MEDICAL LIABILITY IN HOSPITAL INFECTIONS
Definition of Hospital Infection: scientific and legal sources 2. Antibiotic-Resistance Phenomenon: causes, effects and numbers 3. Medical liability and release proof: Jurisprudence on I.O. 4. Conclusions
Definition of Hospital Infection: scientific and legal sources
Scientific studies carried out all over the world document how hospital or nosocomial infections are today one of the major causes of morbidity and mortality; the frequency of such infections represents an important indicator of the quality of the health service provided in terms of efficiency and additional public costs, which are often considerable and avoidable.
The factors that can contribute to affect the frequency of nosocomial infections are many:
- the fact that hospitalized patients are often immunosuppressed and subjected to constant tests and invasive treatments;
- the care procedures and the hospital environment; the extensive use of antibiotics which facilitates the onset of resistance;
- the constant change in current medical practice that involves new risks and vehicles for the development of infections.
The first problematic profile that emerges is that inherent in their definition, which assumes specific relevance on a medical and legal level: in general, hospital infections (henceforth I.O.) are those acquired during the stay in the hospital and which were not present in the patient, or in the incubation phase, at the time of entry or hospitalization, which must have occurred for a reason other than infection, which arose during hospitalization or after discharge.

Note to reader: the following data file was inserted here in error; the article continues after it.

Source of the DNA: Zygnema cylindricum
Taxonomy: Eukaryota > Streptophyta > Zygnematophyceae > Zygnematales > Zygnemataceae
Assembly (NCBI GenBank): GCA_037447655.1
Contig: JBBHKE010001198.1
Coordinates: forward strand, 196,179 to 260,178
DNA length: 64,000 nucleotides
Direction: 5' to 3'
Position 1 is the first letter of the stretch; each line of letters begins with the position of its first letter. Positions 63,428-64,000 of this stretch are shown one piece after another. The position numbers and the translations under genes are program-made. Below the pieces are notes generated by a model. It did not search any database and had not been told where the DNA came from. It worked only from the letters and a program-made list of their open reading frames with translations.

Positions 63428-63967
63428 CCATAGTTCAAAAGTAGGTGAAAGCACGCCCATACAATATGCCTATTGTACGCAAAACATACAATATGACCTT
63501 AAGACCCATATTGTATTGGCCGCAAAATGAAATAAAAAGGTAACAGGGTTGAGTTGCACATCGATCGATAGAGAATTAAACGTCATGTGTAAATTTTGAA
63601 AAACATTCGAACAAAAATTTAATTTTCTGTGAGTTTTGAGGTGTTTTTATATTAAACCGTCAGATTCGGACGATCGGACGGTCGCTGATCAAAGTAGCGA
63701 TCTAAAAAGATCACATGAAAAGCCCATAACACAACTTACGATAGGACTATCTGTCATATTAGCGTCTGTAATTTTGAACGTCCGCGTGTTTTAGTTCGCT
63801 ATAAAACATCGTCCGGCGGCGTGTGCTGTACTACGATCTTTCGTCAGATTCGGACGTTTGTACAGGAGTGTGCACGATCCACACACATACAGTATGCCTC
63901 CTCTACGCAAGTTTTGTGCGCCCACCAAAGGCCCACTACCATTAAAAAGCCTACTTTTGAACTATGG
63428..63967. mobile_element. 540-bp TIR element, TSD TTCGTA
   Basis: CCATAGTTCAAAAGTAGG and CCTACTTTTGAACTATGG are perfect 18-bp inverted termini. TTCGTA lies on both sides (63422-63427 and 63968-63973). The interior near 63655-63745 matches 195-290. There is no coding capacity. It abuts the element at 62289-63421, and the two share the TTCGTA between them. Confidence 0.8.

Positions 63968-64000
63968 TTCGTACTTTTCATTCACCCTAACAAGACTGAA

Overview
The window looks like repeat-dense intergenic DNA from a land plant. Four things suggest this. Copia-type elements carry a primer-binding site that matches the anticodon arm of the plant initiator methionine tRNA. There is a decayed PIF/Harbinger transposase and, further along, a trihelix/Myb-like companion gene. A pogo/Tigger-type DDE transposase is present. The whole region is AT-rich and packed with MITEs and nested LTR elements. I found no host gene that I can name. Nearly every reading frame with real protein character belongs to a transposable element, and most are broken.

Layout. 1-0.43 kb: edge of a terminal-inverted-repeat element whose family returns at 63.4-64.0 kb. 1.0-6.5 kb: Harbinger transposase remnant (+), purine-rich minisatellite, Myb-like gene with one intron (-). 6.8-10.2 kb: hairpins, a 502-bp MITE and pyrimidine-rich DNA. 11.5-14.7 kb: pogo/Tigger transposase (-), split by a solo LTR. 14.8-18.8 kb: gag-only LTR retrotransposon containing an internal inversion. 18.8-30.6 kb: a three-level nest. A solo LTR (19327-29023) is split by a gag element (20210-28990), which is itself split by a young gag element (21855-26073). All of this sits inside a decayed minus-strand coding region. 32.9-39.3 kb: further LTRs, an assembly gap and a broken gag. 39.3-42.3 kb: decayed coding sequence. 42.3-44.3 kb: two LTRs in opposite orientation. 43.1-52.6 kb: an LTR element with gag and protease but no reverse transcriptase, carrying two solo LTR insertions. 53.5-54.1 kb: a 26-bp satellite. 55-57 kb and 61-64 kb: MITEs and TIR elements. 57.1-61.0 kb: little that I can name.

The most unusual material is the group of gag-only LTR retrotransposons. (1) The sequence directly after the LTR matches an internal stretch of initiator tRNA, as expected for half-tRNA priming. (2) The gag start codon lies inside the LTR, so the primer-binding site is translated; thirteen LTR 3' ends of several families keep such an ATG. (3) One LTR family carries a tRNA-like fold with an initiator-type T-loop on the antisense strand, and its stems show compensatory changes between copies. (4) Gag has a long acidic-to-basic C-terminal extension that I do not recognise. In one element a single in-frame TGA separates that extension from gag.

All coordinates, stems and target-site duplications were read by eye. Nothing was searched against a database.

More appropriately with respect to the evolution of the overall health care system, today we speak, in scientific and also legal language, of Infections Related to Assistance (from now I.C.A.), a terminology that takes into account the need to expand the concept of hospital infection to that of infections related to health care and social and health care.
In fact, in recent years, healthcare has undergone profound changes, while previously hospitals were the place where most of the assistance interventions took place; later, starting from the 1990s, both patients admitted to hospital in hospital have increased. serious conditions, therefore at greater risk of hospital infections, both in out-of-hospital care facilities such as assisted healthcare residences for the elderly.
Home and outpatient care
The use of the term I.O. and its inclusion in the “macro-area” of the ICA, must take into account the specific case and the genesis of the infection, although it can be traced back to a single general phenomenon, which on the definitional level has been affected by scientific and jurisprudential evolution.
To define, identify and classify I.O.
Reference was made to the international (in particular that of the Centers for Disease Control and Prevention of Atlanta) and national scientific literature on the subject, to the circulars of the Ministry of Health (52/85 and 8/88), to the legislation (most recently the Law Gelli-Bianco 24/2017), to the jurisprudence of legitimacy and merit on the matter which, in this regard, recalls the most authoritative and recognized scientific literature on this point.